Creating a skill

It is easy to develop skills for Mycroft. The most important part is to understand the structure of each skill.

Setting up the folders

Once you've come up with your idea for a skill, make a new folder in /opt/mycroft/skills with the desired skill name. Please note that this folder name should be lower-case, and do not use the names of frequently used python modules such as time to avoid conflicts.

For skills, there should generally be four things inside this folder - a folder called dialog, a file called, a folder called test, and a folder called vocab. You can also optionally have a regex folder, used to define regex phrases for more flexible vocab. The folder structure should look like this:

- my-skill-name
-- dialog
-- regex
-- test
-- vocab


The dialog folder contains subfolders for each spoken language the skill supports, each of which has .dialog files for what Mycroft should say when he executes a skill. The general structure looks like


Take a look at the Hello World Skill as an example. Its dialog folder has an en-us subfolder in it, which corresponds to American English. Inside are three dialog files. As an example, look inside welcome.dialog. It looks like

Any time.
Glad to be of service.
Glad to help.
My Pleasure.
No problem.
You're welcome.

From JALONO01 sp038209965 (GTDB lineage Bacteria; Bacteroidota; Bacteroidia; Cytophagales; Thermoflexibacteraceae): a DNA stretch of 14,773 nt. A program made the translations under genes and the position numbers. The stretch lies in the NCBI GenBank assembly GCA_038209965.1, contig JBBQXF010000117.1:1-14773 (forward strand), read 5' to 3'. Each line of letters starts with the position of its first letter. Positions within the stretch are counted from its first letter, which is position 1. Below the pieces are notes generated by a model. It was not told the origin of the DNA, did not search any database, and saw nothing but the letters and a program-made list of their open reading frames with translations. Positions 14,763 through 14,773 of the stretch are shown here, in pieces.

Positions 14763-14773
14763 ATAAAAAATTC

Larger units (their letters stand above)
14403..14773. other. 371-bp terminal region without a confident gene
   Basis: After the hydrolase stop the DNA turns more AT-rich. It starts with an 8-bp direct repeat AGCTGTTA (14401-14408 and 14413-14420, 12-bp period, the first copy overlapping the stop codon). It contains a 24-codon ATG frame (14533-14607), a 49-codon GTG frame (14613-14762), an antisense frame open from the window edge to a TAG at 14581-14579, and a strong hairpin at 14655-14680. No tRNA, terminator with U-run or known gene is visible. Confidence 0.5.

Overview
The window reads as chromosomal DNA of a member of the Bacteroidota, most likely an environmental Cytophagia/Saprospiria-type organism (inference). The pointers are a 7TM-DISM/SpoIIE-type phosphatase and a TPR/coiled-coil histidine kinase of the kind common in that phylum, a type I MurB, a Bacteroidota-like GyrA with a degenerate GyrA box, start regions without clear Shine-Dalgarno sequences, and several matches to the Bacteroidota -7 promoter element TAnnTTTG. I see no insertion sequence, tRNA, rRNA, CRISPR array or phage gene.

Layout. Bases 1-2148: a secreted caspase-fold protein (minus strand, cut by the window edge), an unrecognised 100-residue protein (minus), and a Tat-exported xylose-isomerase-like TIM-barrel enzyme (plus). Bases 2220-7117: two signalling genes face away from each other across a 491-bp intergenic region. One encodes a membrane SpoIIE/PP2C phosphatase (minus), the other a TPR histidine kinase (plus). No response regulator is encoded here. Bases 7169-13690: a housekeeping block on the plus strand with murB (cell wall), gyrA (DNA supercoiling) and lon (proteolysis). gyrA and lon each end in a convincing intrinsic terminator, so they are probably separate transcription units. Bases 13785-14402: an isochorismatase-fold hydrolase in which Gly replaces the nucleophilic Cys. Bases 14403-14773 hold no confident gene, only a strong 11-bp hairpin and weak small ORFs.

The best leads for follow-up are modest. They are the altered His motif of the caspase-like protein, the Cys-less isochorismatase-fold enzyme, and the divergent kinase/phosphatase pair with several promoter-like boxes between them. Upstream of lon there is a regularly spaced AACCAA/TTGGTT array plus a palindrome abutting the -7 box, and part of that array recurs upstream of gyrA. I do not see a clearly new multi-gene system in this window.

Note that Mycroft will not say all of these things when the skill is executed. Instead, he randomly chooses from each of the lines in the file to determine what to say.

There are generally seperate .dialog files for each intent defined in the skill. is where you put the actual bulk of the skill, including a class that inherits from the MycroftSkill class and contains functions that pertain to how the skill operates. For now, just create an empty file.


The vocab folder contains subfolders for each language supported, like en-us. Inside each language folder, we place .voc files which contain phrases or keywords that determine what Mycroft will listen for to trigger the skill.


Looking at the Hello World Skill again, there is a ThankYouKeyword.voc file in the en-us folder that contains the vocabulary for the thank you intent in the Hello World Skill. It contains a list of keywords and phrases that trigger the intent, and looks like the following:

thank you

In this case, whenever a user says either thank you or thanks, Mycroft will be able to identify that those phrases are related to the Hello World Skill, and trigger the logic for that skill.

There are generally seperate .voc files for each intent, and sometimes multiple files per intent.

Regular expressions are very powerful and also quite complicated, and this has only explained a small part of them. Look through a regex tutorial if you want to learn more.


The test folder contains a subfolder for intent, inside of which are .intent.json files. These are used to test whether your code properly creates intents.